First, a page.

Herena remembered having thousands of photos that he had taken during his time in San Quentin, and at their first meeting, Kahn requested to hand the photos out to the incarcerated men so they could have a picture of themselves. According to Kahn, it is unlikely that incarcerated people already have an up-to-date picture of themselves. 

“When Eddie was released, Sam Robinson let him take the 17,000 pictures that he took inside with him, which is absolutely unheard of,” Kahn said. Sam Robinson was the previous public information officer of San Quentin, which is the person who handles any pictures and words that leave the prison. Despite many documentaries and podcasts being recorded inside San Quentin and innumerable celebrity visits, very little media is allowed to leave its thick, white walls. 

Kahn continued, “Eddie and I met over in Berkeley one day, and he started sharing pictures with me. [When we later visited San Quentin] I would walk in and give the guys inside a photo. It’s a huge deal to have a picture of themselves in prison.”  

Haines and Kahn conducted multiple interviews with men inside in March 2020. Suddenly, the pandemic struck.

 To further the growth of HoSQ during the pandemic, Kahn designed HoSQ introduction packets to send to men inside so they could write down their stories, instead of sharing them verbally. 

“[The introduction packets] took off like wildfire,” Kahn recalled. 

In August 2020, HoSQ went live from Kahn’s dining room table and became overwhelmed with the amount of men who wanted their voices heard. They conducted more interviews inside the prison and eventually moved into the aforementioned office space in San Rafael. 

 

The Now

Currently, HoSQ operates in over 130 prisons, all 50 states, and some South American and European countries, according to its 2022 Impact Report

It has corresponded with over 1,400 incarcerated individuals so far, have over 11,300 followers on Instagram, go into San Quentin once every week to talk to the men inside, and receive around 100 letters from incarcerated people per week.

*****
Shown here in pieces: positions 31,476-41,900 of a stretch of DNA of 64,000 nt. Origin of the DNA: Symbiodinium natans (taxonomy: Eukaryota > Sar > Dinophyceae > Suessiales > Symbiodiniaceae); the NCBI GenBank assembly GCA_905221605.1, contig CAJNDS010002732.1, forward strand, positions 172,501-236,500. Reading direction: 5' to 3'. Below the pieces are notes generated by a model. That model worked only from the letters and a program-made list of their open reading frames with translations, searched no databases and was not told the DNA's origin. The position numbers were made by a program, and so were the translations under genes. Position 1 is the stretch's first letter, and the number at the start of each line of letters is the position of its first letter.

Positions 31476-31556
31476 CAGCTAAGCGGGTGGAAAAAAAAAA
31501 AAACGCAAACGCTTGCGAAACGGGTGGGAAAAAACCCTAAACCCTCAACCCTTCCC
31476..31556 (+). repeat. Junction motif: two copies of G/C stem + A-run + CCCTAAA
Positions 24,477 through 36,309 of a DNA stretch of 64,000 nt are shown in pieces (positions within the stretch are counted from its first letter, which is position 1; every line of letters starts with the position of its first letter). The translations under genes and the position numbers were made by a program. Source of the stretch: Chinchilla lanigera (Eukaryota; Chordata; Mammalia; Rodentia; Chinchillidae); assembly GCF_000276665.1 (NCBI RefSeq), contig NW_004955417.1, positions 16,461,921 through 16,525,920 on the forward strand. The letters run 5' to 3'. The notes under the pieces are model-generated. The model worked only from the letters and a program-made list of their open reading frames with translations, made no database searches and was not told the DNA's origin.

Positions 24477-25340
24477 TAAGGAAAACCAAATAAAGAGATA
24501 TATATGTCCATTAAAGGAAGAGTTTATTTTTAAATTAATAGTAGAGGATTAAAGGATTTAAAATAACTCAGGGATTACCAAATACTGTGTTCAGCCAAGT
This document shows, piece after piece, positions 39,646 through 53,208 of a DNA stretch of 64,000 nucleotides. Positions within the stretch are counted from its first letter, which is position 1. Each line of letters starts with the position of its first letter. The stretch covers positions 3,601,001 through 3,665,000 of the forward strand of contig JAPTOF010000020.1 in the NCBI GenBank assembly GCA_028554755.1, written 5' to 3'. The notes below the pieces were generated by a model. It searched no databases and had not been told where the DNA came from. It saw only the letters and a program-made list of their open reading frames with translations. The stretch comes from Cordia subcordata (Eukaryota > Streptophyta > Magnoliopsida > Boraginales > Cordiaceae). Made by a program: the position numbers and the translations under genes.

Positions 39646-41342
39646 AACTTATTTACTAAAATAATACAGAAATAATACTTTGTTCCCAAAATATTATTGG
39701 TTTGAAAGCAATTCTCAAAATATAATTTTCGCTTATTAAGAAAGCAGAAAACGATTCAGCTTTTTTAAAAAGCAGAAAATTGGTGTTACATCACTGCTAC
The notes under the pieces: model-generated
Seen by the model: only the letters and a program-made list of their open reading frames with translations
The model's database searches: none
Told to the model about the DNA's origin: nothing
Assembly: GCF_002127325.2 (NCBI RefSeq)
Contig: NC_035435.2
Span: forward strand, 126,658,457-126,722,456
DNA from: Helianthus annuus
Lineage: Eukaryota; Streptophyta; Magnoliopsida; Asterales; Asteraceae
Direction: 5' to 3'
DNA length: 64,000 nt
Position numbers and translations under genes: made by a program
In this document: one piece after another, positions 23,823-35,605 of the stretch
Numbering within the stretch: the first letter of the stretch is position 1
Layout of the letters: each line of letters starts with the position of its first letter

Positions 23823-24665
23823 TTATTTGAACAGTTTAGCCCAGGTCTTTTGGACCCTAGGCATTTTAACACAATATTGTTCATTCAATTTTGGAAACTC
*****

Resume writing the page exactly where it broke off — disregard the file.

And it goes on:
With these submissions, they respond, transcribe, and post them on their website, Instagram, X, and Facebook. They upload collections of art, poetry, recipes, quotes, gratitude letters, interviews, short and long stories, and any other form of media they receive. 

Humans of San Quentin does so much—but it’s not a one-woman show. 

In 2022, HoSQ had a total of 38 people (both incarcerated and not) interning, volunteering, and working at the organization. They have one paid employee, the office administrator, who is currently Elaina Ferguson. 

Every day, a team of interns or volunteers work on HoSQ projects. Sometimes, they go into the San Rafael office, but other times, they work from home. 

“I come into the office two days a week. I would come in and make two or three reels, brainstorm strategies for stories, and design posts. And then after I started getting comfortable, I started to bring other aspects of my interest [in journalism] into the internship, like interviewing,” Redwood High School senior and HoSQ Social Media Lead Intern Aanika Sawhney said. 

The interns and volunteers could be working on anything from writing letters to incarcerated individuals, handling HoSQ’s social medias, and writing grants to fund the organization. 

They put a lot of time into memorizing the specific standards of corresponding and telling the stories of incarcerated people. For example, interns work with the differing rules of each state to know how many pages the people inside prisons can receive, as well as if they can receive photos, staples, or if the envelope can be sealed. 

Interns and volunteers also work with “The Castle” a constantly-updated spreadsheet of every incarcerated person who HoSQ has written to, and the “Graveyard,” a file cabinet full of the stories that they have already shared. Sawhney said that as a social media intern, she has developed her interviewing and outreach skills by seizing the opportunity to record her conversations with anyone in HoSQ.